Taiwan pro-China activists rally against parliament seizure
Taiwanese riot police clash with pro-China activists in Taipei, on April 1, 2014 - by Sam Yeh
The demonstrators, many wearing red headbands reading: "Want service trade pact, want jobs," shoved and shouted as they tried to push through a police cordon to confront the 200 students, who have barricaded themselves inside the parliament's main chamber in protest at the pact.
Police had strengthened the cordon, which lies one block away from the parliament building, after a pro-China group threatened to retake it from the students by force.
The protesters pushed hard against the 300-strong cordon several times, an AFP reporter at the scene said, but failed to break the security line, which included elite squads carrying shields.
They waved placards with the words "Illegal occupation of parliament" and "Students go home" while shouting similar slogans and blowing whistles.
The protesters also shouted "Lin Fei-fan coward!", "Chen Wei-ting coward!", referring to the two student leaders of the parliament seizure which began on March 18, the first ever in Taiwan's history.
A police line separated the pro-China activists from another group of hundreds of student protesters who had massed at the cordon.
The protest in favour of the pact was organised by Chang An-lo, a prominent Taiwanese gang leader also known as "White Wolf", who is on bail after being arrested on his return to Taiwan from China, where he had fled 17 years previously. He faces charges relating to organised crime.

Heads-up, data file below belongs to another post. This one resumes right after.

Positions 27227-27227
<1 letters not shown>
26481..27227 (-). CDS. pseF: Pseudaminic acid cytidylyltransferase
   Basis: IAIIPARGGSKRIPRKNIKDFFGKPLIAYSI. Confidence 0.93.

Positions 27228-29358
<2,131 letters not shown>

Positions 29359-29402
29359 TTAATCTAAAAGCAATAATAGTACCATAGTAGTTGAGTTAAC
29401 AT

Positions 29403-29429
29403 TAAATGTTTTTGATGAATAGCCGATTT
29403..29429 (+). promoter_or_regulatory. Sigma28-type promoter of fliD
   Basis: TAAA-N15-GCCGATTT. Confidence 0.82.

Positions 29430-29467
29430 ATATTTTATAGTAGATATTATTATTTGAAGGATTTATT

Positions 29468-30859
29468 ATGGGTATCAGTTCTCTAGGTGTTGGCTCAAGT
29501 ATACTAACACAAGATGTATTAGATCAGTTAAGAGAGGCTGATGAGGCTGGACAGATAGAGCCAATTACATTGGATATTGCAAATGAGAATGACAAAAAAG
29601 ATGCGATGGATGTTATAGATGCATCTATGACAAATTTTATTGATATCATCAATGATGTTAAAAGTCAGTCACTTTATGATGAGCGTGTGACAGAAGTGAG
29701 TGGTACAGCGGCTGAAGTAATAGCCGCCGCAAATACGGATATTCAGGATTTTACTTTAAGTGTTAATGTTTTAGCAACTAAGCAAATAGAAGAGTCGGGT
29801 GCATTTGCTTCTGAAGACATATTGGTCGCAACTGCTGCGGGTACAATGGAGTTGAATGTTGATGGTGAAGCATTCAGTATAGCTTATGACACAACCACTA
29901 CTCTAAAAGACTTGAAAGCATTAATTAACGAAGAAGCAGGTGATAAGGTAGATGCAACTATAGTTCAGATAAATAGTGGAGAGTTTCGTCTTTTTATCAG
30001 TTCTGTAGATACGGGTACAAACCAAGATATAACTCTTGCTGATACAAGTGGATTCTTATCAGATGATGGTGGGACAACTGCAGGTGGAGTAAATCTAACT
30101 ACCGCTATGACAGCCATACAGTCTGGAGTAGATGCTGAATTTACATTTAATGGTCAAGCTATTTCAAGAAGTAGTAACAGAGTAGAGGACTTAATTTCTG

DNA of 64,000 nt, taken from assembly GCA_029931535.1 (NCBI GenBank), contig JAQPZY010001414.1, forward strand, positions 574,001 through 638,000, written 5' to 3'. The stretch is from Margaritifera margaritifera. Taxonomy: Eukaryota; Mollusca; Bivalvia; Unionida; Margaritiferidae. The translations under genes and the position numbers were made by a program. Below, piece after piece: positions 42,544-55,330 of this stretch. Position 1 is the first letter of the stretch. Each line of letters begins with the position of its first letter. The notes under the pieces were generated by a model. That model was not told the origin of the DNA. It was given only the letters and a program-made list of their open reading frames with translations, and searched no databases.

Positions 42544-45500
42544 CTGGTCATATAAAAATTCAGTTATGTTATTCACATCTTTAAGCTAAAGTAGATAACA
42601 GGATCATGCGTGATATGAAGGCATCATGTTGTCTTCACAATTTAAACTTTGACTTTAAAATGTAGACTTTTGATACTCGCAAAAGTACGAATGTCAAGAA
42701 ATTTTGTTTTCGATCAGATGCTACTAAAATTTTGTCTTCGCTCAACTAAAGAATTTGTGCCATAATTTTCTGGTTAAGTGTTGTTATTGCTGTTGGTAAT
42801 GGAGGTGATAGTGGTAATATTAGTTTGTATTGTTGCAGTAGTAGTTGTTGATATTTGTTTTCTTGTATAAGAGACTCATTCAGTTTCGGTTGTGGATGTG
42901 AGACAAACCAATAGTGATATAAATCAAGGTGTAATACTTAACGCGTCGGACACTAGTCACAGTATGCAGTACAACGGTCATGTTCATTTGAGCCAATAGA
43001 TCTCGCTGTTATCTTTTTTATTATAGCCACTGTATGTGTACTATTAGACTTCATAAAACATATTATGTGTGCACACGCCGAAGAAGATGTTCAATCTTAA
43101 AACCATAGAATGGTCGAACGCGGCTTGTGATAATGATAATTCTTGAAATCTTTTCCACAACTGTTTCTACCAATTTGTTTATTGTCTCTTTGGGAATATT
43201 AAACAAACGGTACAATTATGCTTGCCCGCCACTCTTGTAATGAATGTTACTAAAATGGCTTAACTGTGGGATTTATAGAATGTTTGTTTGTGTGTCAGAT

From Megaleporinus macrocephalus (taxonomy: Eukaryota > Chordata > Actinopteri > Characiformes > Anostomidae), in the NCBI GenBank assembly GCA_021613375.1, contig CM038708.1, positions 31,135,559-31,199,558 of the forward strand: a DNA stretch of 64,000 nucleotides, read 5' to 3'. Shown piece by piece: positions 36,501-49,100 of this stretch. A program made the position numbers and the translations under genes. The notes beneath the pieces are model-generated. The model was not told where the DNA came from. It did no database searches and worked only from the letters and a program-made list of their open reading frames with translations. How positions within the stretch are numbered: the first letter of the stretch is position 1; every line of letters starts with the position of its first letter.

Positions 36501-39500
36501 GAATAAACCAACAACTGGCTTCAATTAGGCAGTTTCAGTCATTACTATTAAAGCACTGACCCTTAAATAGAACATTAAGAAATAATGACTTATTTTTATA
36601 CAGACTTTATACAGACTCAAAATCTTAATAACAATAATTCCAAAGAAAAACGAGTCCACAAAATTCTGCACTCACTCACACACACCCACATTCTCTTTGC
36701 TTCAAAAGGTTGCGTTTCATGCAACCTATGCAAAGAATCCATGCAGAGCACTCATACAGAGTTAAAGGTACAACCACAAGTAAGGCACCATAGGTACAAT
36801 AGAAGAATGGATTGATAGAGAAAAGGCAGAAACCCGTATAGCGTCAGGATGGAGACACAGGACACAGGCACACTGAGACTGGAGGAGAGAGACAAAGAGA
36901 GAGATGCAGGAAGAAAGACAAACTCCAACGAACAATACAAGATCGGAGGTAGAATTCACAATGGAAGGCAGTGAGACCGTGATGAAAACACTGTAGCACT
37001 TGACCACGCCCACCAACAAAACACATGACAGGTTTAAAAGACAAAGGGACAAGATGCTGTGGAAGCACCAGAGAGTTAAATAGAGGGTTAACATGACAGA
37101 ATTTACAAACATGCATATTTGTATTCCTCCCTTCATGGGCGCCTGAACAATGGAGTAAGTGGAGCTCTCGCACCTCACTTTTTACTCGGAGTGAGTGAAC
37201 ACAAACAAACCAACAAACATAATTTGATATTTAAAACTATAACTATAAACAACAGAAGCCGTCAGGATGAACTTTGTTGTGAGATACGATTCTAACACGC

He is known for his pro-China stance and is currently the chairman of a minor pro-unification party.
"The students have kidnapped the parliament which belongs to all people and they have held the parliament hostage ... they are bandits," Chang said.
- Security stepped up -
Hundreds of thousands of protesters took to the streets of Taipei on Sunday in a bid to pressure embattled President Ma Ying-jeou to retract the service trade pact and introduce a law to monitor all agreements with China.
Security was tight for Sunday's rally, following violent clashes when a group of protesters stormed the government headquarters on March 23. More than 100 people were injured when baton-wielding riot police used water cannon to disperse demonstrators.
Ma, who has sought closer ties with China since becoming the island's leader in 2008, has offered some concessions in the wake of recent confrontation, including a promise to pass a law to further scrutinise agreements with China.
However, he rejected the protesters' main demand -- that the service trade agreement signed with China in June last year be retracted, saying it could "cause too much damage to Taiwan".
Ma has warned that failure to ratify the pact would be a grave setback to Taiwan's efforts to seek more free trade agreements and avoid isolation as regional economic blocs emerge.
The pact is designed to open up further trade in services between China and Taiwan, which split 65 years ago after a civil war.
The deal is a follow-up agreement to a sweeping Economic Cooperation Framework Agreement signed in 2010 to reduce trade barriers between China and Taiwan.
Officially China still considers Taiwan as part of its territory awaiting reunification -- by force if necessary.
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